(from October 1, 2015)
One of the privileges of going around the city as a candidate for the Lynn School Committee has been experiencing the passion that we have for our schools. That passion is fueled by the love parents have for their children, the dedication educators bring to their craft and the hopes of an entire city. It magnifies the inspiring joy and excitement I see in all the positive stories in our schools.
The passion is also there in the more difficult moments, though maybe harder to cope with and understand. Still fueled by love and dedication, it can also include pain and feelings of helplessness.
Our city, like many others, is facing more of those difficult moments with the rise in the use and abuse of opiates. To help deal with these moments’ intensity our community needs to come together, and that includes our schools.
We have big dreams for a bustling waterfront down the street from a thriving downtown. Those dreams will become realities that kids in school now will experience, but only if they are able to live safe and healthy lives. Schools are among the most important lines of prevention we have. Let’s train our passion for our schools on making them as effective as possible in addressing the opiates crisis.
It’s striking how much we ask of our schools, especially with all that’s happening in education today – curriculum changes, increased testing, language barriers. But educators embrace health and safety as part of their mission. We just need to give them the tools they need to carry it out. State leaders are already examining more school-based strategies, like conducting schoolwide drug use screenings. Here are some strategies that we should consider in Lynn.
First, we should launch a peer-developed health communication campaign for students. Evidence shows that health communication campaigns can be effective (witness the decline in smoking). But they are most effective when the prevention message comes from peers. Lynn Tech’s SkillsUSA program led a daylong seminar at the end of the last school year, which is a great start and something to build on.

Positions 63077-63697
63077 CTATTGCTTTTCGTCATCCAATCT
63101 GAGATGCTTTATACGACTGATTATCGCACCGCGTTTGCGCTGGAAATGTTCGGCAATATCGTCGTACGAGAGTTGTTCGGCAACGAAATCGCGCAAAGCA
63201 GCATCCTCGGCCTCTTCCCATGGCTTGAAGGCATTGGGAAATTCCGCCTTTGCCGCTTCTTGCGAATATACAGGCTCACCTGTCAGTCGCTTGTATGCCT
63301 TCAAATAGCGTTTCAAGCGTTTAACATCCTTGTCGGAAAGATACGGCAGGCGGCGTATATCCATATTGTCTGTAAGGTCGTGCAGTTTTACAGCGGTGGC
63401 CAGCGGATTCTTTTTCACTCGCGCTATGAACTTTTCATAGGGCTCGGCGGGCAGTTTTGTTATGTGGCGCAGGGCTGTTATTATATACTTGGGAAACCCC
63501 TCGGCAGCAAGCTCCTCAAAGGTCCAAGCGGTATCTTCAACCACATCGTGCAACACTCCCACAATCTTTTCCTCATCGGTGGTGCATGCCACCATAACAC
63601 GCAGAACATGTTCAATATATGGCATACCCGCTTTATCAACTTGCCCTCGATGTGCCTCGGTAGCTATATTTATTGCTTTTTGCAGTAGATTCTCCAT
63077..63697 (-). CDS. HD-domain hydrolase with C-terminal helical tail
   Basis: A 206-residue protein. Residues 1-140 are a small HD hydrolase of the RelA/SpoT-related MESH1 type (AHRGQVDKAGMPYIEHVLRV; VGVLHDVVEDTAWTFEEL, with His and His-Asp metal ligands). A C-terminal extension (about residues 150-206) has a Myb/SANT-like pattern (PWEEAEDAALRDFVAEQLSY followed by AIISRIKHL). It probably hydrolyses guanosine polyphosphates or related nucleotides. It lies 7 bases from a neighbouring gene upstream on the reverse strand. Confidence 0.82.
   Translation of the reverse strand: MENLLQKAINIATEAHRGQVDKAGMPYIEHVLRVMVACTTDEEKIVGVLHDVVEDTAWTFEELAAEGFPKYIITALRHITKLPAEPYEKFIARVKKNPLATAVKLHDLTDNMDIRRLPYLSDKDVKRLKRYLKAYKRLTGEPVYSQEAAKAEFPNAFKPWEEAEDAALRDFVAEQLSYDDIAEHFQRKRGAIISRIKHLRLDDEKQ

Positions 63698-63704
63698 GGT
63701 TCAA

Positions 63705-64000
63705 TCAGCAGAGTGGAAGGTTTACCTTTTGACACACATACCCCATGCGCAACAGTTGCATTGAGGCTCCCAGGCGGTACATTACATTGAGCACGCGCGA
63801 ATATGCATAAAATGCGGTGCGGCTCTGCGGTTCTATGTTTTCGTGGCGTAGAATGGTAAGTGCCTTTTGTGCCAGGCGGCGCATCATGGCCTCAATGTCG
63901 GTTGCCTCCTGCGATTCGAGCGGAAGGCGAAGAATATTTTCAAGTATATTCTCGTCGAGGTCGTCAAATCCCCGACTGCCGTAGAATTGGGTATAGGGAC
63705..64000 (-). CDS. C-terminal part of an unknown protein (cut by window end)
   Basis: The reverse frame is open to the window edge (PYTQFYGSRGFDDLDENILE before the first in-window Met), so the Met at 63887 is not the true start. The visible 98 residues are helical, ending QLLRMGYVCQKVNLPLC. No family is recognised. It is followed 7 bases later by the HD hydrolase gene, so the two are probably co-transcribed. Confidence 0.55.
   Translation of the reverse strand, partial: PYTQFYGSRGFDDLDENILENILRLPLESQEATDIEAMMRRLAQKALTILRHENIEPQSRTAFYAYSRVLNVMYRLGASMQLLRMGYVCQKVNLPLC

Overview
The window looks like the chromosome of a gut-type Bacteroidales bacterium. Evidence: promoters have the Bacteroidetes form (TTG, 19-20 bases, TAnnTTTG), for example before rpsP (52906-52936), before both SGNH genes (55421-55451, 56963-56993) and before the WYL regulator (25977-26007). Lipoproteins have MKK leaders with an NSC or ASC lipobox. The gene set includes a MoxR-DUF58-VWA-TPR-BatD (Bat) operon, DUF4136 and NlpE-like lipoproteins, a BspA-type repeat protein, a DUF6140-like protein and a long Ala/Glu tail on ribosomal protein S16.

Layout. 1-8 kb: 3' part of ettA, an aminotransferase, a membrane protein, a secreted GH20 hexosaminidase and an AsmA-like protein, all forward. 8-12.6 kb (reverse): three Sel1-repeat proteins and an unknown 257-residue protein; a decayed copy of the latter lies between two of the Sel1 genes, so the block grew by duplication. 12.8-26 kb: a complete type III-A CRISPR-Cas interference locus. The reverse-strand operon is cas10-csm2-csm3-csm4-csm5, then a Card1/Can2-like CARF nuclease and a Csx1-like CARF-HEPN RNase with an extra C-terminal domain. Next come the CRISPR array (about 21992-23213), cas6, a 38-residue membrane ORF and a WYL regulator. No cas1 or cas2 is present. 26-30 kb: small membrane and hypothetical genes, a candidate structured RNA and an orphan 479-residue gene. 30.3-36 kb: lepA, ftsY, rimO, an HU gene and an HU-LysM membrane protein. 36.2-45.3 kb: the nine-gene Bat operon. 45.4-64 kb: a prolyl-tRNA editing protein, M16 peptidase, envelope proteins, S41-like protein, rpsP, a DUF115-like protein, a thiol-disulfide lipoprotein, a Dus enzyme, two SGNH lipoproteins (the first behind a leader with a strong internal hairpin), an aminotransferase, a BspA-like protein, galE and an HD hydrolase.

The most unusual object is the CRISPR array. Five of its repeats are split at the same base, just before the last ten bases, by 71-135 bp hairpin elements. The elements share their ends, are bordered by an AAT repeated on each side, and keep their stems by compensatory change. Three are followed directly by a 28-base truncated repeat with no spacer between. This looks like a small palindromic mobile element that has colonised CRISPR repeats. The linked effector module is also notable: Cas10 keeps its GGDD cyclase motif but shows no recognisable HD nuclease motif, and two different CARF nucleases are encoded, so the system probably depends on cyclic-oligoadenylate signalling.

Second, we should offer training for parents, teachers, nurses and coaches on pain management after an injury. The door to opiate abuse is often opened by the well-intentioned prescription of opiates for pain. The state has targeted prescribers to help stop opiate prescription from leading to opiate addiction. Our school district can do the same for other important influencers and caretakers of our kids: parents, teachers, nurses and coaches.
Third, a districtwide curriculum that focuses on developing students’ social-emotional skills should include decision-making and coping skills. And it should be implemented in a way that allows everyone who interacts with students to reinforce those skills.
Finally, we should ask students to lead a citywide stigma reduction campaign. When we hesitate to talk about addiction, call 911 or seek help for loved ones or ourselves, we create a void that is filled by more addiction and suffering. Stigma is something that we pass from generation to generation – which is why the newest generation has so much to offer in efforts to dismantle it. As a start, students could be asked to talk to their parents about the dangers of opiates and the resources available to help.
Coming together as a community to address the opiates crisis means remembering those we have lost, listening to those who have been affected, and sharing and trying ideas for what we can do differently.
I know many in this community are doing that already. This summer, Healthy Streets hosted its 9th annual overdose vigil on the Commons. The Commons was also the site of “Walk, Talk and Rock for Recovery” this fall, a rally and resource fair.
The Lynn Police Department added a Behavioral Health Unit this year with clinicians trained in substance abuse to change the way it confronts addiction. Last winter, Probation Officer and Lynn resident Donald Castle organized a Greater Lynn Opiate Awareness Summit at North Shore Community College. School Resource Officers teach courses for middle schoolers on gang and drug prevention and Marshall Middle School hosts the Project Yes afterschool prevention program for at-risk students.
Those of us talking and thinking about our schools need to join the members of our community already working on this. We should bring the passion in education to bear in the fight against opiate abuse.
Jared Nicholson is a candidate for the Lynn School Committee. He is an attorney at Northeast Legal Aid in Lynn.